It seems that certain Republicans in Florida see controversy erupt over legislation in other states and think to themselves, "Hmm, how do we bring that controversy to the Sunshine State?"
Rep. Julio Gonzalez, a freshman Republican lawmaker who was enthusiastically endorsed by Sen. Marco Rubio, has introduced a wide-ranging "right to discriminate" bill in the Florida house that many believe is in reaction to the legalization of gay marriage. Similar to controversial bills debated in Indiana and Colorado, the bill would give religious organizations, individuals, some privately owned businesses and health-care facilities the right to deny certain services to people if they feel that their religious or moral beliefs would be broken.
In other words, it's the kind of bill that would protect a bakery from the apparently damning horrors of frosting a cake for a gay wedding. Though, it would actually go even further and protect adoption agencies who refuse to place children with LGBT parents. As written, businesses and others could also cite other reasons for denying service.
The bill is somewhat vague and doesn't specifically mention sexual orientation or gender identity. Instead it protects against having to provide services or custom products for reasons that would run "contrary to religious or moral convictions or policies." Health-care providers, individuals, businesses owned by five or fewer people, or a church and churches themselves would be covered under the law.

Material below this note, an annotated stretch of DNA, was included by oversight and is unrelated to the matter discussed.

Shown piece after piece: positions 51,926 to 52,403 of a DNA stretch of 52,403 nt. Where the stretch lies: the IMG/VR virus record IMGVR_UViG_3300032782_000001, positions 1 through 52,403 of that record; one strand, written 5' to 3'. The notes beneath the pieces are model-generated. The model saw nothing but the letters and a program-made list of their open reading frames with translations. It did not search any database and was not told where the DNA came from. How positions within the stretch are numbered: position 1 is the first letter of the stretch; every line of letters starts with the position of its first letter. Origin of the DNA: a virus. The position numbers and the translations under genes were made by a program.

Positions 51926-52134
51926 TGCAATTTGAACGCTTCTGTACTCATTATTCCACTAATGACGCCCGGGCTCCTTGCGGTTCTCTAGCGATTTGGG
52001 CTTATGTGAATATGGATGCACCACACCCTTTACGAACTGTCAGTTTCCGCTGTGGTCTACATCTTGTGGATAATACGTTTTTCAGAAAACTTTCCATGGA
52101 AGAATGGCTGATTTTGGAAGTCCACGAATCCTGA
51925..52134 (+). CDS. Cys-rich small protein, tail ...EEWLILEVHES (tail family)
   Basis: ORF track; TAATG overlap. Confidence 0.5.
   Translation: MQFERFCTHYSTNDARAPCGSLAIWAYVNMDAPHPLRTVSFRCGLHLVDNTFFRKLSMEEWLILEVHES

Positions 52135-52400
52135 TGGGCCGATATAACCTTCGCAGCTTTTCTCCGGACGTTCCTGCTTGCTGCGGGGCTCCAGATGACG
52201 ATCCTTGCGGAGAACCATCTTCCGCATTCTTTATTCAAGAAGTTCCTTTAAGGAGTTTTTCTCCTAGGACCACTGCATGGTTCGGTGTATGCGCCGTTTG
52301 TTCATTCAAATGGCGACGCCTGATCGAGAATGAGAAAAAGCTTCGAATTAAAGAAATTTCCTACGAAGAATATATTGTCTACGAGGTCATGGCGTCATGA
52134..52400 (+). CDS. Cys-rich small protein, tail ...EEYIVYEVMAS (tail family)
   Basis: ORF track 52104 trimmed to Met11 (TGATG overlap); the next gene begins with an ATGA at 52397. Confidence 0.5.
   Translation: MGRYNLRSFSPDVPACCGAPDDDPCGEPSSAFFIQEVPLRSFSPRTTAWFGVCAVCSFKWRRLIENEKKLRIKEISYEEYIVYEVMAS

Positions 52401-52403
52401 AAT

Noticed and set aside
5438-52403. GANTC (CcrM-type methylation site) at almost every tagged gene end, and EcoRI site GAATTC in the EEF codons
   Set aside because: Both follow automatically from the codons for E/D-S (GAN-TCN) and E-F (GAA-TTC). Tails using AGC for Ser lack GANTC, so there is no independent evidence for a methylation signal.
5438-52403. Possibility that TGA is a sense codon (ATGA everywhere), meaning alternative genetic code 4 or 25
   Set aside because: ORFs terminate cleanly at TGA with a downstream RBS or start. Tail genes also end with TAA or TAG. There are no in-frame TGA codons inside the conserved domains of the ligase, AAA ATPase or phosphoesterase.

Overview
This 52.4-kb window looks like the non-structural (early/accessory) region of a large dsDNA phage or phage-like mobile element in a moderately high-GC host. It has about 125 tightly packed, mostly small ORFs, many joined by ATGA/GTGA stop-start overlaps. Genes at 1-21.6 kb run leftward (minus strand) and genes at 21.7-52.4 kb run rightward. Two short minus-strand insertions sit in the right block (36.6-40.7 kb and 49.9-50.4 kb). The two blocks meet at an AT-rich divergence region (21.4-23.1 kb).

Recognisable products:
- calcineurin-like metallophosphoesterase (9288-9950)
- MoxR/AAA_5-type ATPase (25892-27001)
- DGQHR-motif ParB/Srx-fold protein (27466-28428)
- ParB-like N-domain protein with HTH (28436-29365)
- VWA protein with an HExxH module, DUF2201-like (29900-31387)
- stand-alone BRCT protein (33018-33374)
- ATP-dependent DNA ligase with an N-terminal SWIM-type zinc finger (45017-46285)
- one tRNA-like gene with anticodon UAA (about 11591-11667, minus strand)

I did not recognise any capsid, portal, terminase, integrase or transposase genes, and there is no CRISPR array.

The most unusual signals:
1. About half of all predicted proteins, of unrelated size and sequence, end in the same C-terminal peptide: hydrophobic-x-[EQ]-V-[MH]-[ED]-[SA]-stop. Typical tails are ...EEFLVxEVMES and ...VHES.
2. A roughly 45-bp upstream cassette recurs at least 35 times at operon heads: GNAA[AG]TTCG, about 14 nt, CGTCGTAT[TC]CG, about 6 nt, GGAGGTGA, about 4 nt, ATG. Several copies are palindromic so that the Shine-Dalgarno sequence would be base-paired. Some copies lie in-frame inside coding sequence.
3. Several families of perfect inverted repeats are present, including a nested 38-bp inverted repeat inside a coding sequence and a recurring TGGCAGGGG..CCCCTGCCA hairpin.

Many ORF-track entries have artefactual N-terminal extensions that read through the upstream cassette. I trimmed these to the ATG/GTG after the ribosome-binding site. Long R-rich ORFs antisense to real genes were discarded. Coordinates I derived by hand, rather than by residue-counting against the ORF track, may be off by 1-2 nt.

In an interview with his local paper, the Sarasota Herald-Tribune, Gonzalez spelled out why he introduced the bill.
“We have seen in other states the bakers, the photographers who don’t want to participate in certain religious events,” Gonzalez said.
Gay-rights group Equality Florida has naturally come out against the bill.
"Legal experts say this bill is even worse than the disastrous Indiana bill that sparked a nationwide backlash," read a statement from the group. "Indiana’s governor called a hasty special session to repeal that costly mistake.
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"Not only would passing this bill tell the rest of the country that Florida is a mean-spirited, discriminatory state. It would also allow a healthcare provider to deny reproductive and contraceptive services to women; retailers to refuse service to LGBT people; a day care to refuse admittance of a child with LGBT parents, and many other outcomes we believe most people would find deeply unfair."
Gonzalez said he's open to changing some aspects of his bill, including limiting businesses to only denying "custom" services or products. Thus, someone could pick up a cake off the shelf from an anti-gay bakery for a gay wedding, but could be refused if they ask the bakery to make a custom one. He also says he's open to limiting exceptions to refusing services only if they're in conjunction with a "religious event."
“This is not about discriminating,” said Gonzalez. “This is making sure the state stops, at a narrowly crafted level, from intruding into somebody’s liberties.”
A somewhat similar bill that concerned adoption agencies passed the state House last year but ultimately died in the Senate. The "Protect a Pastor" act has also been filed in the Florida legislature. Despite the fact there's no legal precedent of a church official being forced to perform a wedding he or she didn't want to, the bill would "protect" pastors from being forced to marry homosexual couples.